7:01 pm Martin Bastuba

Vasectomy Myths: Get the Facts on a No Needle, No Scalpel Vasectomy

Vasectomy Myths: Get the Facts on a No Needle, No Scalpel Vasectomy

For some men, the idea of having a vasectomy is marred by misconceptions about what the procedure is really like.

Doesn’t a vasectomy hurt?

Isn’t a vasectomy more expensive than just using condoms?

Don’t vasectomies have a long recovery time?

A vasectomy can affect your sex life, right?

Those are just a few of the questions that are based in myths about vasectomies. At San Diego Vasectomy Center, we believe that these myths can hamper a man’s decision on his choice of contraception. The best way to make a decision about long-term contraception is to be fully informed of the options available, including paving the way for facts and disregarding vasectomy myths that only cause confusion.

Vasectomy myth: Vasectomies are painful and have a long recovery time.

Fact: Vasectomies are not painful. In fact, with a no needle, no scalpel vasectomy patients can enjoy a virtually pain-free experience. The no needle, no scalpel vasectomy uses Exparel, a pain relief anesthetic that will last for three days after the procedure. Use of Exparel helps patients get back to their normal routine more easily and cuts down on any expected discomfort.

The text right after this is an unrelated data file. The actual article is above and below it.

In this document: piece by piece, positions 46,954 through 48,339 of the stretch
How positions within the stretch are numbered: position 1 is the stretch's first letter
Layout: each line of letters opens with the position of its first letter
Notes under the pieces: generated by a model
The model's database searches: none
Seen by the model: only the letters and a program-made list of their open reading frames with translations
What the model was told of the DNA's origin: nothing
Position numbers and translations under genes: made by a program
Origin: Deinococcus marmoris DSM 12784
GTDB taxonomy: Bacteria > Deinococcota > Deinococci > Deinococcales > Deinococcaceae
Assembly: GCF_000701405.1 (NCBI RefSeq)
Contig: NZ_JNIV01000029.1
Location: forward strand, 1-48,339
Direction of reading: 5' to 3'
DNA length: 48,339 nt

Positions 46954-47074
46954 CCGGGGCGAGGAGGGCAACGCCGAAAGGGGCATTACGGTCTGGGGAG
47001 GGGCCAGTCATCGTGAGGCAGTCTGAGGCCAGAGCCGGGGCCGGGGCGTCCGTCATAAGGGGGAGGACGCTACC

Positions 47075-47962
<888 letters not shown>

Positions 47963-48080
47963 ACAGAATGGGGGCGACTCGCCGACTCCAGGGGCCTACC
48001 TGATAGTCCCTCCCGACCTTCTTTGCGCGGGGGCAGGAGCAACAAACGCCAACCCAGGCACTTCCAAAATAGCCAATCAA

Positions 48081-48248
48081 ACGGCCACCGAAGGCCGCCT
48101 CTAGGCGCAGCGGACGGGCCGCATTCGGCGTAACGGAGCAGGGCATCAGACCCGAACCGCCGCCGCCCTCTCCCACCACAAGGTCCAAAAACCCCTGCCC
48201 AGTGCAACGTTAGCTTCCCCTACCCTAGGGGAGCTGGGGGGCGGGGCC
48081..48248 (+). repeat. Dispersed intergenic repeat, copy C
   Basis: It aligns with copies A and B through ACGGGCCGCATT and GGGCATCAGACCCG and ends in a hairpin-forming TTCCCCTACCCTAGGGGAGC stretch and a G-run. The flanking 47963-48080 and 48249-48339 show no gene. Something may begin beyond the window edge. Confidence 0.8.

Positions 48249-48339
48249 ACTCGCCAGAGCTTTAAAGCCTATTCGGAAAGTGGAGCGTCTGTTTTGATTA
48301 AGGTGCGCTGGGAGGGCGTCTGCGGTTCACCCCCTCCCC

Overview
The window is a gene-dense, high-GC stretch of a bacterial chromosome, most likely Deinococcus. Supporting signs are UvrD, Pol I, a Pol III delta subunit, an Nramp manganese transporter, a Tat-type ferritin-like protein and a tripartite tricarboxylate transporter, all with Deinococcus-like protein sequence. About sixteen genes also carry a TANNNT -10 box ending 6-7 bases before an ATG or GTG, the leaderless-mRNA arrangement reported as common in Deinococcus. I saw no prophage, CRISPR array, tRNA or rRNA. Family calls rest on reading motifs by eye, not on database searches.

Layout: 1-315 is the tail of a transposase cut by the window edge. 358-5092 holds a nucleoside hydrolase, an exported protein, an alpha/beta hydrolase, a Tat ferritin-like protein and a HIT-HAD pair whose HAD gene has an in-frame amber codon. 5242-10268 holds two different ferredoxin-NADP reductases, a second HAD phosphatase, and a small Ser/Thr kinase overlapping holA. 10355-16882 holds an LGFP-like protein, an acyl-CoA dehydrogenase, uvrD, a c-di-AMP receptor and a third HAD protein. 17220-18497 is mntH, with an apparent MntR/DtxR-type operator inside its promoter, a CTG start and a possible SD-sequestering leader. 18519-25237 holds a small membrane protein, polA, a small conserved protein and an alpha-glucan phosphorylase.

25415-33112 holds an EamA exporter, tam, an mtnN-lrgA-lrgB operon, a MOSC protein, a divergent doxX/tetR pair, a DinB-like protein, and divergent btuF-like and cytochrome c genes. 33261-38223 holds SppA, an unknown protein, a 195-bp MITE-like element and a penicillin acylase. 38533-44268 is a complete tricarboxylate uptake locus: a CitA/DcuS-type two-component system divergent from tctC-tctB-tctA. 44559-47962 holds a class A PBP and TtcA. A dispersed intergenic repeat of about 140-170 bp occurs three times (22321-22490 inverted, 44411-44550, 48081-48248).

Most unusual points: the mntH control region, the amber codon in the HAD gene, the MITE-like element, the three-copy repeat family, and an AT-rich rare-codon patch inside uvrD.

Vasectomy myth: A vasectomy is expensive. It’s cheaper to stick with short-term contraceptive options like condoms.

Fact: The cost of condoms can certainly add up over time, but a vasectomy is covered by most insurance carriers. You may be responsible for a small co-pay or deductible, but this should be the extent of any cost to the patient. Our financial coordinator can help you calculate out-of-pocket costs, should they occur.

Vasectomy myth: A vasectomy can negatively affect your sex life.

Fact: This is simply not true. In fact, most patients report an improvement in their sex lives after having a vasectomy. Having a vasectomy can increase the amount of spontaneity in a man’s sex life because he no longer has to stop to use another form of contraception that may not be as effective as a vasectomy due to the risk of human error.

Vasectomy myth: Vasectomies are invasive, like a tubal reversal.

Fact: A tubal reversal (female procedure) is far more invasive and costly, and it features a longer recovery time than a vasectomy. Vasectomies are not invasive, and complications from the procedure are unusual.

Vasectomy myth: Vasectomies aren’t common in the United States.

Fact: Roughly 500,000 men in the U.S. decide to have a vasectomy each year. The procedure has steadily risen in popularity as techniques become more refined and recovery times are shortened.